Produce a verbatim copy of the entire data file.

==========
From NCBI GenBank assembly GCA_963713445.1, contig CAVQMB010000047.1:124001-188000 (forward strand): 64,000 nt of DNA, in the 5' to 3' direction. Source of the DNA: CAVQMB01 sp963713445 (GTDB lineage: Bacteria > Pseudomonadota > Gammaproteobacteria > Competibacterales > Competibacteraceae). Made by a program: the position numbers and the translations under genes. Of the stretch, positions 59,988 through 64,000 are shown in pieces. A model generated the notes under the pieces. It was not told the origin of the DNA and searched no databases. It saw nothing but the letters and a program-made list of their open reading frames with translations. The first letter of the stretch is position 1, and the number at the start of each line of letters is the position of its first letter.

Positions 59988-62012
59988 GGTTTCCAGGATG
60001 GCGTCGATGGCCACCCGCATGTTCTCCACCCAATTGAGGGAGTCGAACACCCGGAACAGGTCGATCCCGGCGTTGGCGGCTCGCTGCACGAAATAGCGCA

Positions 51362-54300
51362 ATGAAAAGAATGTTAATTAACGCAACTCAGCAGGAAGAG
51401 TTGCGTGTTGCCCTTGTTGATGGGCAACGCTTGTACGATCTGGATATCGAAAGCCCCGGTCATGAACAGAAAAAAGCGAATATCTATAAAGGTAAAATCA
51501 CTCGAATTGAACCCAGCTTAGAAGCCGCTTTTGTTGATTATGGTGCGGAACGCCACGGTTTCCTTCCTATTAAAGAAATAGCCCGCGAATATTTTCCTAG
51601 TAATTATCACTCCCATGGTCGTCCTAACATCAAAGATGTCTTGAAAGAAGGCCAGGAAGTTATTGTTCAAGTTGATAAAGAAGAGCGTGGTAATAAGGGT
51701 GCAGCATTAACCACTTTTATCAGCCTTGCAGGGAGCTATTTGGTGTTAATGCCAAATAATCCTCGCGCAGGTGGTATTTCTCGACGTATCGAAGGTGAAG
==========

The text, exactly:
From NCBI GenBank assembly GCA_963713445.1, contig CAVQMB010000047.1:124001-188000 (forward strand): 64,000 nt of DNA, in the 5' to 3' direction. Source of the DNA: CAVQMB01 sp963713445 (GTDB lineage: Bacteria > Pseudomonadota > Gammaproteobacteria > Competibacterales > Competibacteraceae). Made by a program: the position numbers and the translations under genes. Of the stretch, positions 59,988 through 64,000 are shown in pieces. A model generated the notes under the pieces. It was not told the origin of the DNA and searched no databases. It saw nothing but the letters and a program-made list of their open reading frames with translations. The first letter of the stretch is position 1, and the number at the start of each line of letters is the position of its first letter.

Positions 59988-62012
59988 GGTTTCCAGGATG
60001 GCGTCGATGGCCACCCGCATGTTCTCCACCCAATTGAGGGAGTCGAACACCCGGAACAGGTCGATCCCGGCGTTGGCGGCTCGCTGCACGAAATAGCGCA

Positions 51362-54300
51362 ATGAAAAGAATGTTAATTAACGCAACTCAGCAGGAAGAG
51401 TTGCGTGTTGCCCTTGTTGATGGGCAACGCTTGTACGATCTGGATATCGAAAGCCCCGGTCATGAACAGAAAAAAGCGAATATCTATAAAGGTAAAATCA
51501 CTCGAATTGAACCCAGCTTAGAAGCCGCTTTTGTTGATTATGGTGCGGAACGCCACGGTTTCCTTCCTATTAAAGAAATAGCCCGCGAATATTTTCCTAG
51601 TAATTATCACTCCCATGGTCGTCCTAACATCAAAGATGTCTTGAAAGAAGGCCAGGAAGTTATTGTTCAAGTTGATAAAGAAGAGCGTGGTAATAAGGGT
51701 GCAGCATTAACCACTTTTATCAGCCTTGCAGGGAGCTATTTGGTGTTAATGCCAAATAATCCTCGCGCAGGTGGTATTTCTCGACGTATCGAAGGTGAAG